Magic Kingdoms

Sophia Nguyen in The Point:

ScreenHunter_843 Oct. 19 19.43In the dog days of August, two books about the Ivy League landed comfortably on the New York Times bestseller list. One was William Deresiewicz’s Excellent Sheep. The other was Lev Grossman’s The Magician’s Land. Despite their disparate genres, the nonfiction tract ends up in fantasy, while the escapist entertainment roots itself in reality—and both are invested in the drama of gifted children.

Heavily quoting emails and essays from his former students at Yale, Deresiewicz’s higher-ed polemic takes down elite colleges and the adults they produce—zombies with status anxiety where their curiosity and humanity used to be. Rather than challenge students with a rigorous education, Deresiewicz argues, the Ivy League and other elite colleges now promote a narrow notion of success. It begins with admissions offices, which have become inhumanly ruthless sorting machines further stratifying the upper class. Having selected for a certain breed of strivers, the schools then encourage their students to become a conformist herd, seeking meaning in credentials. Failing to find that meaning, the hunger only intensifies.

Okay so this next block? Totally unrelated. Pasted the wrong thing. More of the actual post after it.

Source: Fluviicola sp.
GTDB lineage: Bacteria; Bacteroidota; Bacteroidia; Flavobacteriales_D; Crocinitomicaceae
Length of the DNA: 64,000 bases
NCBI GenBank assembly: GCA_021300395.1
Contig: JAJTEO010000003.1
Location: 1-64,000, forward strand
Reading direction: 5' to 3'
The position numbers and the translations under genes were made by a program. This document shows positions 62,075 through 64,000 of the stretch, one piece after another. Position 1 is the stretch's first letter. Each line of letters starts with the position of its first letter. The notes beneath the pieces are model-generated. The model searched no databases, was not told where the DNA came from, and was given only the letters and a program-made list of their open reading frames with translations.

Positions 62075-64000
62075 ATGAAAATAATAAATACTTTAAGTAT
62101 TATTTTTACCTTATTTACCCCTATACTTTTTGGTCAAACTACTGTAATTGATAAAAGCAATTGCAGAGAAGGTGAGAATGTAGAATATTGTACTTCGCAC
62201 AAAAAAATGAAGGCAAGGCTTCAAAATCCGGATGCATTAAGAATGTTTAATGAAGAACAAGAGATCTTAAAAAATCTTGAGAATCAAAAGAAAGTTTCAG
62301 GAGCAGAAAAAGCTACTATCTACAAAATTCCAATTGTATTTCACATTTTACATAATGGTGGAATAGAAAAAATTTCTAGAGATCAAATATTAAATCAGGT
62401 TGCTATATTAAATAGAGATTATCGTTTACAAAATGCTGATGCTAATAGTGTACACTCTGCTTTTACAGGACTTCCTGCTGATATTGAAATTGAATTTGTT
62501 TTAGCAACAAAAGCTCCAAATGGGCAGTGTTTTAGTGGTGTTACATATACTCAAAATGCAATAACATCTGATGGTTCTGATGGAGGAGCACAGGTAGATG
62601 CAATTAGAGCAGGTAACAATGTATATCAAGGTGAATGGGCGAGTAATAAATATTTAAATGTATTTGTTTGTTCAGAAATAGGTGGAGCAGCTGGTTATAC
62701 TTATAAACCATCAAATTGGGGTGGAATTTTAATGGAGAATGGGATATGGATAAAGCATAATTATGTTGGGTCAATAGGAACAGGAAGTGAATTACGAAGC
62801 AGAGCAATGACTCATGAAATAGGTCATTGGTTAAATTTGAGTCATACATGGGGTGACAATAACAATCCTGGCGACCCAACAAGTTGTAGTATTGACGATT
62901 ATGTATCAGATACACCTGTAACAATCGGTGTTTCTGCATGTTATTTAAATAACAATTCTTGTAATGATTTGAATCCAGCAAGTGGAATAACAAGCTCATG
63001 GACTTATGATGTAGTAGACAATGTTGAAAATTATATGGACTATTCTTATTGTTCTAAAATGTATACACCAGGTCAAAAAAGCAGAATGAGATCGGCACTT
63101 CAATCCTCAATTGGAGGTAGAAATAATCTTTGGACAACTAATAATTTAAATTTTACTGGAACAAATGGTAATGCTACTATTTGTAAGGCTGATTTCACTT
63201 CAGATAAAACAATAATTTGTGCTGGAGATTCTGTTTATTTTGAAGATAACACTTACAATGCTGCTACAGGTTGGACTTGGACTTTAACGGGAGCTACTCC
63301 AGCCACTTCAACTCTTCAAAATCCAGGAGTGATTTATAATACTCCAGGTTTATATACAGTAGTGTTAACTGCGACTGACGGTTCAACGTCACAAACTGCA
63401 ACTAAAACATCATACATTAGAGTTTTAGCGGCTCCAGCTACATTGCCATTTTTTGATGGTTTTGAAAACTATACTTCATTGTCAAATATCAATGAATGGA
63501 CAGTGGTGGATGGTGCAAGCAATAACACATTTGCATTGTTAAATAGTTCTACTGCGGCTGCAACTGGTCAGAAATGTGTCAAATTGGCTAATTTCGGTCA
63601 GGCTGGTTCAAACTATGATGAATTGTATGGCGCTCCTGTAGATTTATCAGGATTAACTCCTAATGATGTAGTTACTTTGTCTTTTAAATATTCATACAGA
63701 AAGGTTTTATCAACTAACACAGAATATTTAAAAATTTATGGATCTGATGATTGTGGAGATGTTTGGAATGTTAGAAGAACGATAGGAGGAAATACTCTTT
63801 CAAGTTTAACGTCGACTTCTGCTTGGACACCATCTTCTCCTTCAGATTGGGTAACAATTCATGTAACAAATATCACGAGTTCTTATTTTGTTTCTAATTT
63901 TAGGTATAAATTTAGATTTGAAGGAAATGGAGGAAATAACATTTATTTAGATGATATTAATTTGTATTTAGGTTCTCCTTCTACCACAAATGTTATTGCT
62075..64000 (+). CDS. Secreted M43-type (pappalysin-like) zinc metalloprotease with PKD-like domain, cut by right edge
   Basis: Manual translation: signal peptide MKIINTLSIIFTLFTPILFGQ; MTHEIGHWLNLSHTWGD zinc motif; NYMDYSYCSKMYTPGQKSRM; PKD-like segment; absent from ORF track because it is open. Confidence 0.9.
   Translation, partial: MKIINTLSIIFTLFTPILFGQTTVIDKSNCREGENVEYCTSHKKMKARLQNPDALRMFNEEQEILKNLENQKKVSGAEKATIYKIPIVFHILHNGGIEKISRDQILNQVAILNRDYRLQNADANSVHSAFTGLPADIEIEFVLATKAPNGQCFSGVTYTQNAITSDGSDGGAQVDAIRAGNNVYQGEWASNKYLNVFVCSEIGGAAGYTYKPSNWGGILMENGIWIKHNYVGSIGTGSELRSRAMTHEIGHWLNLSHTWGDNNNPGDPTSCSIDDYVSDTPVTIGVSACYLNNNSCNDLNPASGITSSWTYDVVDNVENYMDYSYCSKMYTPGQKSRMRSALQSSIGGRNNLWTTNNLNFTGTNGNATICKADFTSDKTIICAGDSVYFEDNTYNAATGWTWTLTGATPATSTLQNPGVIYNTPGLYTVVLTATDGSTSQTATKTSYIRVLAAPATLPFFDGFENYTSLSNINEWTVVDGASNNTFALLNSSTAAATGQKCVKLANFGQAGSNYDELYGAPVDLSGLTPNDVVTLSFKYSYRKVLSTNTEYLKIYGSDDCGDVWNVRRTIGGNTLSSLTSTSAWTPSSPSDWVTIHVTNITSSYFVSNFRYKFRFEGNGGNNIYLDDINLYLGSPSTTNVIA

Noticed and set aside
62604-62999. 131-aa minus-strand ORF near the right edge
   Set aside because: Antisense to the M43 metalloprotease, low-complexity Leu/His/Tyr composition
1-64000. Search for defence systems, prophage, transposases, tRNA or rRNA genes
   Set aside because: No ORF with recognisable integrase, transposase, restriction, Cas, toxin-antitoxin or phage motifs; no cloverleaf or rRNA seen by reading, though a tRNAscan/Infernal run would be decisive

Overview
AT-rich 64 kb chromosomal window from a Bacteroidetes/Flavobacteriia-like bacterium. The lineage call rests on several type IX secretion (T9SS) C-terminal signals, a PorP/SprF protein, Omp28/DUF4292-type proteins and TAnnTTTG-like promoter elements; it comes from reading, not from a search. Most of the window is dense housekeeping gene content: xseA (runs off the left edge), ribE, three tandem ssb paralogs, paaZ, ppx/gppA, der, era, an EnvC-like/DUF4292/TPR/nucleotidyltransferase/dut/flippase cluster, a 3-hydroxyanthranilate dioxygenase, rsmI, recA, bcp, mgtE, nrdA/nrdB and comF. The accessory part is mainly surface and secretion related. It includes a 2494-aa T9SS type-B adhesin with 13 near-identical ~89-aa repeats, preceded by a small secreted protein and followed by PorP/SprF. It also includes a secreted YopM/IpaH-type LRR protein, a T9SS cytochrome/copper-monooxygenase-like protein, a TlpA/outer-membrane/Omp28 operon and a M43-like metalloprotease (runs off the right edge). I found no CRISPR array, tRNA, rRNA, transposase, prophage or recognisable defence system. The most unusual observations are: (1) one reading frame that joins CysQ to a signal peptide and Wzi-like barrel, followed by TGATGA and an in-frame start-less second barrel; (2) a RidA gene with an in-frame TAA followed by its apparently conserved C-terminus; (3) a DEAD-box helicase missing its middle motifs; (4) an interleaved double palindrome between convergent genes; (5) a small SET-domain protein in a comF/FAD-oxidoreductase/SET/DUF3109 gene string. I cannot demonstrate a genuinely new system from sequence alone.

By contrast, the Magicians trilogy is a fantasy series about young wizards. Its protagonist, Quentin Clearwater, attends a magical college and later discovers a land he’d thought was only imaginary: Fillory, a magic kingdom from his favorite childhood book. Over three books, Quentin gains and abdicates a throne, meets a dragon, learns how to wield a sword and brings his first love back from a fate worse than death. But he is also the ur-sheep: a standard-issue, passably polymathic high schooler who does nothing more or less extraordinary than gain admission to an exclusive college. Amidst all the defensive noise made by Ivy Leaguers rebutting Deresiewicz with their personal stories, the Magicians trilogy furnishes him with a kind of confirming anecdote. It may be pure coincidence that the two were published within a week of each other, but they are symbiotically linked—and so are their fates.

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